Monitoring Microsoft Teams: Two Approaches
By Rob Doucette, Martello Technologies
The need for visibility into Microsoft Teams service availability and delivery quality has led to the rise in interest in monitoring Microsoft 365 and Teams services from the user perspective.
The IT team is generally responsible for ensuring users can access Microsoft 365 services. When there’s an issue with a user connecting to, say, Microsoft Teams, IT has very little intel to go on to determine the root cause of the issue – let alone steps to remediate the problem.
Microsoft offers service status detail and can provide some degree of visibility with native tools such as the Call Quality Dashboard (CQD), but deeper insight and alerting is needed for IT teams to be timely and accurate in their response when a service quality issue arises.
Remote/hybrid workers add an additional layer of complexity to determining whether a Microsoft 365 service delivery issue is a Microsoft problem or just slow home or remote WiFi connection.
Visibility Starts With The User
IT is on the outside looking in, having the user on one end of the spectrum saying there’s a problem, and the Microsoft datacenter on the other. When you consider a Microsoft Teams call, there are multiple points in the journey a call takes which can impact the user experience. The problem is usually not Microsoft, but an issue at one of these points, such as the ISP or a network device.
One perspective that can provide IT with far more visibility into the source of a service delivery issue is the user. Because the user interacts with the client application, the network, authentication, and a variety of Microsoft 365 services, there’s an opportunity to gain actionable insight into what is and what isn’t working – and what to do about it.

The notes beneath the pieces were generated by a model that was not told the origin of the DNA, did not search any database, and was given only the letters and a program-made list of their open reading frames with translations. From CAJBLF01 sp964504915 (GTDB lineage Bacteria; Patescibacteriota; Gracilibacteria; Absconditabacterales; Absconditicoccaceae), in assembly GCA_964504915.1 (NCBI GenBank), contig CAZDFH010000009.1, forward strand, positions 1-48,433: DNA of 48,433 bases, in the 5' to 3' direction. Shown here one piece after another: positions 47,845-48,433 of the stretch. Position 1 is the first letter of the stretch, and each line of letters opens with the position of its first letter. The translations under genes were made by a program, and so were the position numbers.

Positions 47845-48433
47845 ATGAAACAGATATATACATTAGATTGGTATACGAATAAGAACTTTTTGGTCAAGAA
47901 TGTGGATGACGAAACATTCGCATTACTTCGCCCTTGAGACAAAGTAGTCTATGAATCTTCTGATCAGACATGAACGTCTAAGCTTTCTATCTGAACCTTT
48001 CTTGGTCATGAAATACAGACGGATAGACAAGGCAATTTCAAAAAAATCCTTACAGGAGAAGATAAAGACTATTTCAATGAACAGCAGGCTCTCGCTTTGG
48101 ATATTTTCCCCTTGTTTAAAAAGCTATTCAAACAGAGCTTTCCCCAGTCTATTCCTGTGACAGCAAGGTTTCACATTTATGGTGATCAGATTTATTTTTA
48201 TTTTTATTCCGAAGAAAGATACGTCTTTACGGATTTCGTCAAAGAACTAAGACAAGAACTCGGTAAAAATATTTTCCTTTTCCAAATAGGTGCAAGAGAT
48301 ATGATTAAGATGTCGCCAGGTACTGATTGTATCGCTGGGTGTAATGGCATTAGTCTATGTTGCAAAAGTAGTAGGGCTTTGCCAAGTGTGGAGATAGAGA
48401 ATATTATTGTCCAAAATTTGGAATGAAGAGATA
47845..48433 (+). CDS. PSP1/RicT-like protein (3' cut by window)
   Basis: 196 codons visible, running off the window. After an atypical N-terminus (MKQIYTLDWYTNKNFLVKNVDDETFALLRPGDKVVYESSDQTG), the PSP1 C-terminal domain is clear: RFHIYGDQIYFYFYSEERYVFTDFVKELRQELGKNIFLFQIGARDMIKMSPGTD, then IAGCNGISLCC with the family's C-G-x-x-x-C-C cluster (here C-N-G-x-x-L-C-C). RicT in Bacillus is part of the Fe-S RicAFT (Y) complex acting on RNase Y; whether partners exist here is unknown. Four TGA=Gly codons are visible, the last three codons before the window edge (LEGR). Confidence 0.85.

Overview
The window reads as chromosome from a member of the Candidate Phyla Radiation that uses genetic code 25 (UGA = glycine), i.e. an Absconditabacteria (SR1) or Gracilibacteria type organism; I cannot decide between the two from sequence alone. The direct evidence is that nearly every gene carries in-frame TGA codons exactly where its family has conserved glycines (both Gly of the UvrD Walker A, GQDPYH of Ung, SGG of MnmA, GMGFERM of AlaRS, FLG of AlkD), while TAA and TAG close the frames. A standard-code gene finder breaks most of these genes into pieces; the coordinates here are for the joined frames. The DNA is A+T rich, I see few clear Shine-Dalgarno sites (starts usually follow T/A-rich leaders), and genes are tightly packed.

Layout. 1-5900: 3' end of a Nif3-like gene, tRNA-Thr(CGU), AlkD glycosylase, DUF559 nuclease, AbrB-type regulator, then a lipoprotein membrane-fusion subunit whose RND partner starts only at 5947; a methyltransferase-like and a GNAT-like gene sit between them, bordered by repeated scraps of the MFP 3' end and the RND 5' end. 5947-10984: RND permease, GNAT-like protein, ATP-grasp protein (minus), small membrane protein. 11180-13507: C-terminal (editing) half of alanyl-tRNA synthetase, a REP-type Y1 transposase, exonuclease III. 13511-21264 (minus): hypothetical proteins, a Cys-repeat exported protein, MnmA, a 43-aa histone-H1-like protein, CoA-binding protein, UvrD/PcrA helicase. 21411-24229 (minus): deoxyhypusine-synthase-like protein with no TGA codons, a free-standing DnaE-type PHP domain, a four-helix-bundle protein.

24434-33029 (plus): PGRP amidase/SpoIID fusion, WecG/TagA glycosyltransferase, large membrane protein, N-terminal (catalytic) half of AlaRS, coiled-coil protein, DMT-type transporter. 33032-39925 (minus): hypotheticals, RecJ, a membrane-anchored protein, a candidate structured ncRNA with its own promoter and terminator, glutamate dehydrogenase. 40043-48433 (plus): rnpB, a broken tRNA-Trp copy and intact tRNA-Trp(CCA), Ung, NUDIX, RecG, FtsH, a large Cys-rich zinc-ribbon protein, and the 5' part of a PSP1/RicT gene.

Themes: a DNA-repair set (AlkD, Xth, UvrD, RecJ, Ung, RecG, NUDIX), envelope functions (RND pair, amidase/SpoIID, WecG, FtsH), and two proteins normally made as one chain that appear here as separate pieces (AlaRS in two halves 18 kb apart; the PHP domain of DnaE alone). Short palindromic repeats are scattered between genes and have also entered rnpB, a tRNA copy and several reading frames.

So, if IT can somehow look at the user’s experience with all the components involved in delivering Microsoft 365 and Teams, it is possible to regain much of that lost visibility.
According to Nick Cavalancia, Microsoft Cloud & Datacenter MVP, “Two approaches have evolved over the last few years to provide organizations with visibility from the user’s experience with Microsoft 365 services. Real User Monitoring (RUM) provides insight into how an individual user interacts with a Microsoft 365 service via an agent on the user’s endpoint. This method focuses on the user’s interaction with specific services and the quality of service provided therein within the Microsoft 365 cloud. Synthetic Transaction monitoring (ST) uses robot agents installed on separate systems (per location, connection, network, or geography) to simulate Microsoft 365 user activity, continually testing workloads to help identify drops in service quality, providing detail on scope, location, and service impact.”
These two approaches, while both looking at service delivery from the user’s perspective, are very distinctive technologies that provide different visibility and value to an organization.
Remote Workforce Options
Because so many organizations have a material percentage of their employees working remotely, there’s a specific need to ensure these users – who rely heavily on Microsoft 365 and Teams as their virtual workspace – are productive and are having a quality experience. Both service quality monitoring approaches have a play here but offer differing value.